Groundwater Crisis

October 11, 2013

Options sought in Oakdale to avert water crisis

It’s the first known response by regular people to an emerging threat because of dry weather and a sharp increase in industrial sized wells drilled by growers of millions of almond saplings to the east.

Five friends calling themselves the Eastside Groundwater Coalition will stage an open meeting Monday in Oakdale to discuss dwindling underground water.

It’s the first known response by regular people to an emerging threat of dry weather combined with a sharp increase in industrial-size wells drilled by growers of millions of new almond trees to the east.

“It’s astounding to see all the huge tractors chiseling dirt for new orchards,” said Neil Hudson, a photographer and former city planning commissioner. “It’s a new gold rush, and there are no controls (to restrict pumping).”

A notice lists presentations by retired hydrologist Vance Kennedy and Bill O’Brien, the area’s representative on the Stanislaus County Board of Supervisors.

Kennedy for several months has issued warnings of a pending environmental disaster if things don’t change. Growers are pumping from an ancient aquifer that can’t easily be refilled, he says; he and other experts warn that soil could collapse, losing its ability to absorb and store water again.

Hudson said his friends formed “an advocacy group to challenge the mega-orchards installing high-volume wells in eastern Stanislaus County.” They want to explore ways of heading off disaster before it happens.

The county’s Board of Supervisors – O’Brien’s panel – is widely regarded as the agency mostly likely to take control.

Unlike most states, California does not regulate groundwater. Some counties have adopted rules, usually after facing crises such as the one unfolding here.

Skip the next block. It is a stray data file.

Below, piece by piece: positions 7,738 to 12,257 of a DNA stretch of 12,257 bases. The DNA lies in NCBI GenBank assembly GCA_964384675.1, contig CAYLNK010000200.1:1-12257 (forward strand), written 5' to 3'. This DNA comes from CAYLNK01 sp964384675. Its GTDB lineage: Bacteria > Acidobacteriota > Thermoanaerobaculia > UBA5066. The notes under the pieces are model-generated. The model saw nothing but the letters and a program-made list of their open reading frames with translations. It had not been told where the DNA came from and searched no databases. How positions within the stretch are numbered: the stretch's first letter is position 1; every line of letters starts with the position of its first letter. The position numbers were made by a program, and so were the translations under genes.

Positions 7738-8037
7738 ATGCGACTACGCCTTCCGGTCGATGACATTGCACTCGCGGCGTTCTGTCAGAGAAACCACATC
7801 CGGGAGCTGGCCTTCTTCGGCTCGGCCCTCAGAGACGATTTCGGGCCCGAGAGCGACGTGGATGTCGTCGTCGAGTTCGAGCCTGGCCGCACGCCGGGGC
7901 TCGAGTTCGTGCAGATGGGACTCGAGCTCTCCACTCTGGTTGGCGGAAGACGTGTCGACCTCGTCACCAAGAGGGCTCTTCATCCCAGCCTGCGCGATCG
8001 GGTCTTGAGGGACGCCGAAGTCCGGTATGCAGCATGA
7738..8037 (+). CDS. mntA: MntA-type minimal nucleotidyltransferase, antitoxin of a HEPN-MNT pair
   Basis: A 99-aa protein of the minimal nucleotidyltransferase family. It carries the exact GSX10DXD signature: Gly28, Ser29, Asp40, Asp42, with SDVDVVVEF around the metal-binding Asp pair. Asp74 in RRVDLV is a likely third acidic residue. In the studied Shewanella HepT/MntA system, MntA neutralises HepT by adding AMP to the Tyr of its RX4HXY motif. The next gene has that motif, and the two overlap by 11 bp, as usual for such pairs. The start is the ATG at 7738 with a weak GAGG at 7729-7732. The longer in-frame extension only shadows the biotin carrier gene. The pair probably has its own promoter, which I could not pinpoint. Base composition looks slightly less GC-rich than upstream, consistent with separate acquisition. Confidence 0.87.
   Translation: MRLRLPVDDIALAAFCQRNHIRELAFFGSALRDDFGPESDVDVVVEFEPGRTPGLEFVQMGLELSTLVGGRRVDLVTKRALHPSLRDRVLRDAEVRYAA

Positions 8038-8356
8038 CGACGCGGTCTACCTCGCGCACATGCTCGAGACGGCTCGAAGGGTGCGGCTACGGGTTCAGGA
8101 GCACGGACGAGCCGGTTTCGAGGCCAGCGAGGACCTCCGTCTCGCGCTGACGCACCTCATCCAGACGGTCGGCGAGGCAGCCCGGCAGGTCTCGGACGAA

Stanislaus supervisors on Oct. 29 will consider a groundwater ordinance that would restrict exporting well water in some circumstances. The draft ordinance is a product of four years of difficult negotiations – and doesn’t begin to address much stickier questions of policing pumping.

Supervisors have batted around ideas such as forming a committee and hiring a consultant to explore options but have not taken formal steps.

“We need to determine the consequences quickly rather than taking another four years,” O’Brien said. “When you’re putting a lot of straws in the ground, logic tells you there is only so much water.”

Public and private wells throughout the eight-county San Joaquin Valley every year suck out 2 million acre-feet of water more than soaks back in through percolation, said David Zoldoske, director of the Center for Irrigation Technology at California State University, Fresno.

That’s the equivalent of Don Pedro Reservoir and its 65 billion-gallon capacity, or 69 Modesto Reservoirs, gone for good. Or for bad.

“The problem is, we can’t see it,” Zoldoske said. “If a lake went down 50 feet, people would be concerned. If it’s 50 feet under our feet, nobody notices.

“The groundwater problem is one of the least talked about and perhaps one of the most critical issues,” he concluded.

Andrew Fahlund, executive director of Stanford University’s Water in the West, compared the overdraft here to Paso Robles, where San Luis Obispo County supervisors imposed a temporary moratorium on new well permits.

Long-term solutions there include the possibility of forming a water management district that might restrict pumping and collect pump taxes or fees from landowners.

A huge fight has erupted between growers and small landowners. The first prefers a voluntary district controlled and financed by them; the second wants county leaders to set up a board of directors elected by voters.

The grower-backed structure seems similar to the rather obscure Eastside Water District, formed in 1985 and covering 54,000 acres in east Stanislaus and Merced counties, south of the Tuolumne River and east of Turlock Irrigation District boundaries. Unlike the TID and other irrigation districts, the Eastside Water District has no rights to river water and is entirely dependent on wells.

Another option for achieving groundwater peace: adjudication. That’s when lawsuits prompt a judge to settle disputes, often by appointing a water master to make sure all sides abide by rules that can be negotiated.

“Everyone fears adjudication a great deal, but there are reasons why that may not be as bad as some people think,” Fahlund said, noting 23 such arrangements in California, none in this area. “It gives people some certainty and clarity in what they can and can’t do.”

The Eastside Groundwater Coalition’s public meeting begins at 7 p.m. Monday at the Oakdale Community Center, 110 S. Second Ave. Hudson can be reached at (209) 847-0540.

Related content



Editor's Choice Videos